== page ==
- There will be a shift in the way we approach the calendar. We will continue to operate on an academic calendar, as do most churches, but will not be bound by it to the extent we have been in the past. (For example, this year, for the first time ever, we will hold a worship service on the Sunday closest to Christmas.)
- There will be a shift in our language. While we certainly won't be "policing" this, and acknowledge that it will be a challenging transition for some, we will be careful not to refer to UBC as a "college church." When speaking of the people in our community, we will be careful not to refer to them with the blanket term of "student."
All of this that Josh shared invites the question: If our identity is no longer shaped solely by students, then what is our identity? Who are we? We have identified three areas that are already a part of our mission, vision or core values, but will take a more prominent role as we move forward. These areas were shared by Tye, Toph and Craig.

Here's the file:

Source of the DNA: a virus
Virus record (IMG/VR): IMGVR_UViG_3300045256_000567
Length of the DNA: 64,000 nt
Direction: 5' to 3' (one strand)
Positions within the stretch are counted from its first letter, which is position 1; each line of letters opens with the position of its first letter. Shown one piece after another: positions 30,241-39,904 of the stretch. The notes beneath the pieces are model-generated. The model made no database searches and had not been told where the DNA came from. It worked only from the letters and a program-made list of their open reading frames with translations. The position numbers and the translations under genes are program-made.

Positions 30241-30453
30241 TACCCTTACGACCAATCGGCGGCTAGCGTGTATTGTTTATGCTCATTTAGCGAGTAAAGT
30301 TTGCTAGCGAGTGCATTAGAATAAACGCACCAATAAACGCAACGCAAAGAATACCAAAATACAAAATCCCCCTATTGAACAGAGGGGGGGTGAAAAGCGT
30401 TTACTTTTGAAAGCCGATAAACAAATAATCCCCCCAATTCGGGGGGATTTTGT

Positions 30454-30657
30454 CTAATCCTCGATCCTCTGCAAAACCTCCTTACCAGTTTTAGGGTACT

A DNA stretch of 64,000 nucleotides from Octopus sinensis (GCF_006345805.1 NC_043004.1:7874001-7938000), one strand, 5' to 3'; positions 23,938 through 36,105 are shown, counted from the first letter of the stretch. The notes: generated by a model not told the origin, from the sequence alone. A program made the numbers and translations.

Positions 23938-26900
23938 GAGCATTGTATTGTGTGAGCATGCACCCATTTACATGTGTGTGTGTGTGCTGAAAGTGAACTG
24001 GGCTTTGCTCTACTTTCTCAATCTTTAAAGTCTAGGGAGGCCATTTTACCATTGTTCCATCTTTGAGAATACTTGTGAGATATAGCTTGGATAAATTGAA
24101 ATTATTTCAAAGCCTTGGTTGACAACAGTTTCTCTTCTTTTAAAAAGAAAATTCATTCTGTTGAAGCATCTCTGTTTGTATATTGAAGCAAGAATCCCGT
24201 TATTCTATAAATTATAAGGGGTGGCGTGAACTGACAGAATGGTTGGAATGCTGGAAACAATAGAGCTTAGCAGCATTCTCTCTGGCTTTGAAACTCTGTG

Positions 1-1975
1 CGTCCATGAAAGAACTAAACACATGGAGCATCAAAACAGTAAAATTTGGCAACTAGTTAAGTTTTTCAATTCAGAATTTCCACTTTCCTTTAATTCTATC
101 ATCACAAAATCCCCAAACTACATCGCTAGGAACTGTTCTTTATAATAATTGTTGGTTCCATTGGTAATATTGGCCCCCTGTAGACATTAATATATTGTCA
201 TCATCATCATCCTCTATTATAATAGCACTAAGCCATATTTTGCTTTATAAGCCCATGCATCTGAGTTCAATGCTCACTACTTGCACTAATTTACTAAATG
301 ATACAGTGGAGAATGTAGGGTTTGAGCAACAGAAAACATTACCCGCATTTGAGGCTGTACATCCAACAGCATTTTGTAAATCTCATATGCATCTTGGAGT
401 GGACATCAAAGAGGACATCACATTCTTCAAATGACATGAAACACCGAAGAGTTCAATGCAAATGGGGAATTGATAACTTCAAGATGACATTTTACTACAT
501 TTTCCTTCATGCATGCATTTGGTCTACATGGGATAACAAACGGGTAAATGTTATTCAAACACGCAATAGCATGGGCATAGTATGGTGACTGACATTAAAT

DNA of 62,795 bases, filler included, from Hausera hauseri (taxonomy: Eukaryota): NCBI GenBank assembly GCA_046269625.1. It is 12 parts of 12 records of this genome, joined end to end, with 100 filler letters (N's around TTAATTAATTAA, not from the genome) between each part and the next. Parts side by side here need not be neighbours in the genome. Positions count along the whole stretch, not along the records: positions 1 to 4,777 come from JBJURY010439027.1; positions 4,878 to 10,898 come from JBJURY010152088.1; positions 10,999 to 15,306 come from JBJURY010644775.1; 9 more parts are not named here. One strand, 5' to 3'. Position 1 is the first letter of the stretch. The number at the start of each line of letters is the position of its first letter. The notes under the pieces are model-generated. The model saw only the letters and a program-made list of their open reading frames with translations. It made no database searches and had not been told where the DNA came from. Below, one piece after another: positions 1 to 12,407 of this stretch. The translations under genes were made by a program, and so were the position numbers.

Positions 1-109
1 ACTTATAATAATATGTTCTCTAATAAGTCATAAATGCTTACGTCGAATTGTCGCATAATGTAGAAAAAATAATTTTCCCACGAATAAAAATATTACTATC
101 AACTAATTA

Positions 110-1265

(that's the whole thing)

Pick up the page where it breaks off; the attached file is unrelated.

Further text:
Greater Engagement with the Arts and Culture-- It is our hope, as people who were created by God to create, that UBC will be known as a place that is known for embracing beauty and for leading the way (rather than mimicking contemporary culture) in creating art-- visual, musical, literary, etc.-- and for being an attractive and welcoming place for the local arts community. Practical ways this will work itself out (which was discussed during the question/answer portion of the town hall) include promoting musical events, providing space for visual artists and creating groups for writers and other artists to help hone their gifts.